Once again, could New Zealand First be our industrial relations saviour?

The workplace relations bill has been delayed because Winston Peters, if you remember, uttered those ominous words a month or so back, that the reforms were "a work in progress".

This came at a time you may also remember when New Zealand First were flexing their coalition muscles and reminding us all that the only reason anyone is in government is because of the vagaries of MMP and them.


On the workplace reforming Employment Relations Amendment Bill though NZ First are the sensible part of the combination, they have a level of realism about them we can all be grateful for.

The Greens are rabid, Labour are hitched to the unions, and unions are nothing but trouble, if not dangerous.

The main bits New Zealand First seem to have been successful in watering down are the 90-day trials. They did that way back, they still exist because Winston insisted, not as fully as they once were, but at least they are not totally extinguished.

Now union access to the workplace has been watered down as well. And most importantly of all, the mad multi-party pay deals, this industry-wide return to the 1970s bit of madness the unions have got across the line with Labour are to be diluted as well.

Here's how ropey it is, under Labour's dream scenario, if you're part of an industry involved with a multi-party deal, you have no say over what you pay your workers.

As mad as that sounds, that's what Labour argue is good workplace relations, modern business, and their industrial utopia.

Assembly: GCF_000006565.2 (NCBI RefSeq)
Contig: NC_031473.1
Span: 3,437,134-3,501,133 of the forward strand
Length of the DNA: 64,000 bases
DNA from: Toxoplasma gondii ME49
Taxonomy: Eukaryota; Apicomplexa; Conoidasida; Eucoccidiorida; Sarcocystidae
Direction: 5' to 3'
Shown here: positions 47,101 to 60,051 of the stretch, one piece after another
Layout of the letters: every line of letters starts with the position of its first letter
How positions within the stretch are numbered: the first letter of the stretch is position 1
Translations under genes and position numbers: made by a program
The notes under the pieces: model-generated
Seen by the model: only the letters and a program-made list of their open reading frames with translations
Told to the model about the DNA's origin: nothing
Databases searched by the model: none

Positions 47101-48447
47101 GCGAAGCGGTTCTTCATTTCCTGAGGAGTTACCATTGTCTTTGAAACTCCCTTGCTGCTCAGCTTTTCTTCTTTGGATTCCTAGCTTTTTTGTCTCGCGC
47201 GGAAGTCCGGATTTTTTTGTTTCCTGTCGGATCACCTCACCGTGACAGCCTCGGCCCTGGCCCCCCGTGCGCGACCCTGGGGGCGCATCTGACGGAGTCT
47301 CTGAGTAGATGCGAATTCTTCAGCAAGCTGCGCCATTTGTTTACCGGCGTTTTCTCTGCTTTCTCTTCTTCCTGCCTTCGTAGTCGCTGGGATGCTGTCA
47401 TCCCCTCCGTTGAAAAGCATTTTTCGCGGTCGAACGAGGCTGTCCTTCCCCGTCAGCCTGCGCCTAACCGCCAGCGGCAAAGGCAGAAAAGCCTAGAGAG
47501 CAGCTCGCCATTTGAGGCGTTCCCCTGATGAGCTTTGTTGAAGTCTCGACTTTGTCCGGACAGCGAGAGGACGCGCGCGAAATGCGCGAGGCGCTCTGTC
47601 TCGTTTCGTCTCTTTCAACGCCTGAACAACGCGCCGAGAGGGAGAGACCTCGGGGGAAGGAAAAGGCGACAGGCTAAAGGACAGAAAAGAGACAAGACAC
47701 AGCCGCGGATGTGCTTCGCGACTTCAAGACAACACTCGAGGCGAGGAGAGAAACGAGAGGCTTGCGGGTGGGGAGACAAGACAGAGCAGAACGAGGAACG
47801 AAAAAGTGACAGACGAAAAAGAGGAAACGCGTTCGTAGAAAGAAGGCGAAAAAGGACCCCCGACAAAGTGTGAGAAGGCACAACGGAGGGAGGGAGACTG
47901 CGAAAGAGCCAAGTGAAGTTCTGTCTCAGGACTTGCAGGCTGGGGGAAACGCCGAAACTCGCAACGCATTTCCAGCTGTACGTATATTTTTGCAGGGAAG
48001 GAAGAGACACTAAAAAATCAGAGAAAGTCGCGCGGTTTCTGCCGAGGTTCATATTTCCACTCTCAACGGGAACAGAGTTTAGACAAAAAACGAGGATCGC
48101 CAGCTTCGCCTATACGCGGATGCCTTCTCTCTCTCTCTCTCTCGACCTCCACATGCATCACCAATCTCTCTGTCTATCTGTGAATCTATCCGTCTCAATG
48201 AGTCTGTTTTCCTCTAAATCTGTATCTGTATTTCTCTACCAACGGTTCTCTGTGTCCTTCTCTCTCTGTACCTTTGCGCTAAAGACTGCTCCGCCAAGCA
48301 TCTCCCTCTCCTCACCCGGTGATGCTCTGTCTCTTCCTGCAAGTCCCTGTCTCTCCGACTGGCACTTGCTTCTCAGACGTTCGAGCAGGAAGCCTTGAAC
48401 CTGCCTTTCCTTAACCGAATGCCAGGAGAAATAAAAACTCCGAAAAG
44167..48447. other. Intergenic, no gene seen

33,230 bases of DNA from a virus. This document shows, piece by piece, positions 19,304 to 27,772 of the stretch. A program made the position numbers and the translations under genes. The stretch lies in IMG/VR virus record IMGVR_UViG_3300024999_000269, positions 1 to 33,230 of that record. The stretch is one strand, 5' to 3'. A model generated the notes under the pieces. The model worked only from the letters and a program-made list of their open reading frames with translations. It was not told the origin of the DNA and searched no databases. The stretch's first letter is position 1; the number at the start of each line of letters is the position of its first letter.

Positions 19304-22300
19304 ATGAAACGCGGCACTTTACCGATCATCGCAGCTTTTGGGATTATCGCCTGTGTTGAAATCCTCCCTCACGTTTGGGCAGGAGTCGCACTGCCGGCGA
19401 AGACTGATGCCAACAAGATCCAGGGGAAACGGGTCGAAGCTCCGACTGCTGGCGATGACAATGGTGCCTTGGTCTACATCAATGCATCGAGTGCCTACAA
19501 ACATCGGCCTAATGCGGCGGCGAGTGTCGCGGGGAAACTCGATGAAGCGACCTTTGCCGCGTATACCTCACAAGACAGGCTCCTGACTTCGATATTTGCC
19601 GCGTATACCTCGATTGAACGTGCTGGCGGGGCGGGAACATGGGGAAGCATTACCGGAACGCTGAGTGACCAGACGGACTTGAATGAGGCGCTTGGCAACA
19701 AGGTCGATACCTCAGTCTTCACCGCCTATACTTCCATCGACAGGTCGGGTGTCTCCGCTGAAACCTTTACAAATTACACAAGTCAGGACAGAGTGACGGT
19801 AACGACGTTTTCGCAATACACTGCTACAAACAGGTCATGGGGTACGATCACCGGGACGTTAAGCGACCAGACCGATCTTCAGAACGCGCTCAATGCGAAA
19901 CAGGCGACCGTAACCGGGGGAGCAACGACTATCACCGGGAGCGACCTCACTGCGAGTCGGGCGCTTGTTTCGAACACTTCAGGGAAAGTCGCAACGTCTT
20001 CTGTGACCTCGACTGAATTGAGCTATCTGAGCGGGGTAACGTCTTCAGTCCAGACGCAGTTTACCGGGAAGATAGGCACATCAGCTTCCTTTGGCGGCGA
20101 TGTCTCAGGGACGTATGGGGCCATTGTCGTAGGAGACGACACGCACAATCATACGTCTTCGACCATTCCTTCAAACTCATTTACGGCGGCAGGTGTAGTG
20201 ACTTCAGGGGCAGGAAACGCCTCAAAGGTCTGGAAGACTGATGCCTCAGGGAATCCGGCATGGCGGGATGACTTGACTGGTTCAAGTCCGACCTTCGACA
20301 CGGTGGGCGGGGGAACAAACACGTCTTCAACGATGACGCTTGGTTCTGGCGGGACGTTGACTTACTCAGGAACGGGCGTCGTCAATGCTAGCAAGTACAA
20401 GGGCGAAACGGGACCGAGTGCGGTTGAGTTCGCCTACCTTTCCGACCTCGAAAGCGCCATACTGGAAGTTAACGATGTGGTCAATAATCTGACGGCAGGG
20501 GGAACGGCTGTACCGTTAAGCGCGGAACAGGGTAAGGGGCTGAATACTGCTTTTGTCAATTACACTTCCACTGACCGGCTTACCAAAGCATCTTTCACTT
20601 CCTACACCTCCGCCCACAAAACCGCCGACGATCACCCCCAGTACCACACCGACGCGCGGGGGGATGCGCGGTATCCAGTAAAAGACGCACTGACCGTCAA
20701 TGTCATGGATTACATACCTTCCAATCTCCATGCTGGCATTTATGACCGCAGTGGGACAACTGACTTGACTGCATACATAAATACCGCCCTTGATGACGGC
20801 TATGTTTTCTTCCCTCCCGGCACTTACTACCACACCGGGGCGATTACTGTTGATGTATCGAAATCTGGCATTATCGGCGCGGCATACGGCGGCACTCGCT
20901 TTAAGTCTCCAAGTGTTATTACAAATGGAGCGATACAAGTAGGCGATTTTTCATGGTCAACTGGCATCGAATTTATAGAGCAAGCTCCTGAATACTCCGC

Now, after the Winston intervention you can get out, if you have a good reason. And in that sadly is the problem: what's a good reason? How long is a piece of string?

For me a good reason is, if I own my own business, I've worked a lifetime to build it up, I am good at what I do, my workers love working for me, and my company has an industry-wide reputation for success and quality - a good reason then would be, I don't want to.


Or it'll cost too much, it'll hurt my bottom line, I'll have to lay some people off, I can't expand at the rate I was, I'll lose customers because of it, I'll have to put up my prices and i don't want to.

Now if any of those reasons are acceptable then we don't have a problem. But you know full well, they won't be good reasons, so we are still in for a fight.

And here ultimately is why the Government is in the trouble it is with business, and business confidence. This is exactly the retrospective madness we all thought we'd left behind with trade union leaders such as Jim Knox, Pat Kelly, and Ken Douglas.

It is not good for employment, for growth, for income, for tax, or for the economy.

Putting an employer's fate in the hands of industry-wide deals they may or may not be able to cope with is industrial suicide. And although it's watered down New Zealand First should have held out for its abolition.

If this goes the way most of us think it will, all your speeches from Jacinda Ardern and Grant Robertson trying to reset the business relationship will have been worthless. And that's because business saw this coming, warned us they were worried about it, and will sadly be proven right.